Online Communications Attitude Adjustment Necessary

Packed 9:30 Club Awaits Public Enemy  722

The following is draft material for my next book, Welcome to the Fifth Estate (the follow up to Now Is Gone, which is almost out of print). Comments may be used in the final edition. You can download the first drafted chapter of the new edition — Welcome to the Fifth Estate — for free.

It’s clear that as you look at everyday corporate and non-profit social media efforts, an attitude adjustment could greatly benefit these organizations. Instead of always showing a shiny happy picture or offering a top down messaging approach, there’s a real need to get into the metaphorical streets and become actual members of the community.

Case in point, consider an automaker that has experienced troubles recently: Toyota’s USA Facebook fan page is a veritable love fest. At first glance, you think, wow isn’t this great? But as you scroll through you see no one from Toyota communicating, and when there are a few negative messages, no response from corporate. There is a rare appearance and post from a community manager. Where’s the engagement? While other top auto manufacturers seem to have livelier conversations on their pages, you don’t see much more direct interaction. The top down social media approach lives.

Conversely, check out Audi’s Facebook page. It takes negative comments and interacts throughout the weekend. It’s conversational tone is superior to that of the other auto manufacturers who seem to boast or have flat, corporate tones. From a non-profit perspective, go to a well run Facebook fan page like the Humane Society of the United States, and you see three times the interaction from a community manager.

This is participation-based communications. It’s real, it’s human, and it’s the kind of dialogue that people crave from companies. As powerful as these two brands are, they don’t take an above the masses attitude.

Why does this work? Because companies are made of people, and people want to talk to people, not brands. Over and over again, we’ve seen this approach work, from Zappos and Comcast Cares to LIVESTRONG and and the National Wildlife Federation.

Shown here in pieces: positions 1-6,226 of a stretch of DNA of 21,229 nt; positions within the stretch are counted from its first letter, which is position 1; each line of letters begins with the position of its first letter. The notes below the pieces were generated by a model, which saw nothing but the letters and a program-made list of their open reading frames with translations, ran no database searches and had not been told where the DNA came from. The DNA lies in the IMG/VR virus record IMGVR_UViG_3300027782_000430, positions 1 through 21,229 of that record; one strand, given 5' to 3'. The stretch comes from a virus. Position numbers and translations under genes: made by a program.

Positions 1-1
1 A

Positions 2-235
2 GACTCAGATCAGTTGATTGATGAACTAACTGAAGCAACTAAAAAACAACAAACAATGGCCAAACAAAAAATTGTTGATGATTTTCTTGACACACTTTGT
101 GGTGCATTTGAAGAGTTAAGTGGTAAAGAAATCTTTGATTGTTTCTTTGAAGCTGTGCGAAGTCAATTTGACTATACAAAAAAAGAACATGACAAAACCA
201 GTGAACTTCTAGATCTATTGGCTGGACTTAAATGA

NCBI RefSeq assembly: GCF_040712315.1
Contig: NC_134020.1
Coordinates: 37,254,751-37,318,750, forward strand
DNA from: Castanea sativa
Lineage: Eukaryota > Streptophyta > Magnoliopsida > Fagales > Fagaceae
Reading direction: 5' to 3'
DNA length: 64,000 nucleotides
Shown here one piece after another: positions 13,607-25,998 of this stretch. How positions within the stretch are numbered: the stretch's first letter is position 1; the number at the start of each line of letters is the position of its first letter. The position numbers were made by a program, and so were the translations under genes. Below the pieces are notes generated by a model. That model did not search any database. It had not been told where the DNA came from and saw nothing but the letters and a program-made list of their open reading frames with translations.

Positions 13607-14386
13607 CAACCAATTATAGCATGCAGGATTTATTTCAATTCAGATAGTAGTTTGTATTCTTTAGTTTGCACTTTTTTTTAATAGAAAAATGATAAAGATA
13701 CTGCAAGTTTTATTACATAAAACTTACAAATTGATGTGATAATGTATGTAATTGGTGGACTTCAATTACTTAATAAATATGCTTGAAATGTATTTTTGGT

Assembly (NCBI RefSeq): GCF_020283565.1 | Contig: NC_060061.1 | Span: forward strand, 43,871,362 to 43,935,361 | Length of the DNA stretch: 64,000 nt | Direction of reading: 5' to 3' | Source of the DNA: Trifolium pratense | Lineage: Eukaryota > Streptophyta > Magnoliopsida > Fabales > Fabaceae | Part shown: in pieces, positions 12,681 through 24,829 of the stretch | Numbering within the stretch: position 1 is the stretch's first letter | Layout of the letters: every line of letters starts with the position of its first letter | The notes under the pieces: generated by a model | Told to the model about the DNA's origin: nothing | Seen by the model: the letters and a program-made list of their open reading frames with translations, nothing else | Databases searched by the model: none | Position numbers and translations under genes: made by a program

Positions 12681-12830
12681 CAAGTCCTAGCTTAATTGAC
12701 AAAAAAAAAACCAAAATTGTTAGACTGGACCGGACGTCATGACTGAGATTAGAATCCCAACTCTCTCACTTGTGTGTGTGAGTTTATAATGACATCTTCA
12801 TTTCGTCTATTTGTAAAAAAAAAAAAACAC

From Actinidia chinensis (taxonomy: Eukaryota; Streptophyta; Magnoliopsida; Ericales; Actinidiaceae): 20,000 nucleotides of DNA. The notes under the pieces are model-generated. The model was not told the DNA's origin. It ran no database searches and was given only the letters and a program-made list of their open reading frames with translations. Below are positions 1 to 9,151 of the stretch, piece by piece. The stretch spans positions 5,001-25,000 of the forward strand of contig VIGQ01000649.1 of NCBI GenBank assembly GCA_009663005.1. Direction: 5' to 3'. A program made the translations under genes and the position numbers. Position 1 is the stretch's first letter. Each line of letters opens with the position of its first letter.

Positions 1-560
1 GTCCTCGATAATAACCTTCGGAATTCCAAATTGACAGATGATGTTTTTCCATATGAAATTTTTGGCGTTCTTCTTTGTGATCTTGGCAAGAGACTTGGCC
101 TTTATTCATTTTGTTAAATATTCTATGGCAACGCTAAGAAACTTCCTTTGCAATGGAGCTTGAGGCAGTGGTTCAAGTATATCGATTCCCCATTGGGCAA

To become well-liked by the Fifth Estate, you must become a member of the Fifth Estate. Consider the difference, the traditional method has your spokespeople — in the modern parlance community manager — talking from an ivory tower delivering messages. But in the most social communities, this is considered spamming. Instead, you need to get out there and have real dialogue with people.

Consider the Altimeter Group’s recent study, “The 8 Success Criteria For Facebook Page Marketing.” Three of the recommendations hold key tenants here. Be Up to Date suggests an 80/20 rule, where only 20 percent of your updates are about the company or organization. Live Authenticity and Participate in Dialog encourage organizations to show a real person that has genuine two-way conversations with people.. Not someone delivering messaging.

From a social standpoint, this means transforming your information provision to a more journalistic approach. Give them the information you have as a subject matter expert… This is the information that the community values, wants and needs, not necessarily the information the organization wants to promote.

Will it hurt your communications? No! Believe it or not, even when providing factual information, no one assumes the organization is anything but biased. There’s really little need to arm wrench; people assume you want to sell products or advance your cause. In fact, a smart, integrated approach will have calls to action on the page to do just those things.

When it comes to the actual social part of the equation, focus on building relationships through good information and conversation — actions of a corporation, nonprofit, government, etc., to foster goodwill between itself and the public, the community, employees, customers, etc. This is the role of a modern ombudsperson representing an organization, the attitude of a Fifth Estate member that wishes to become an integral part of the community.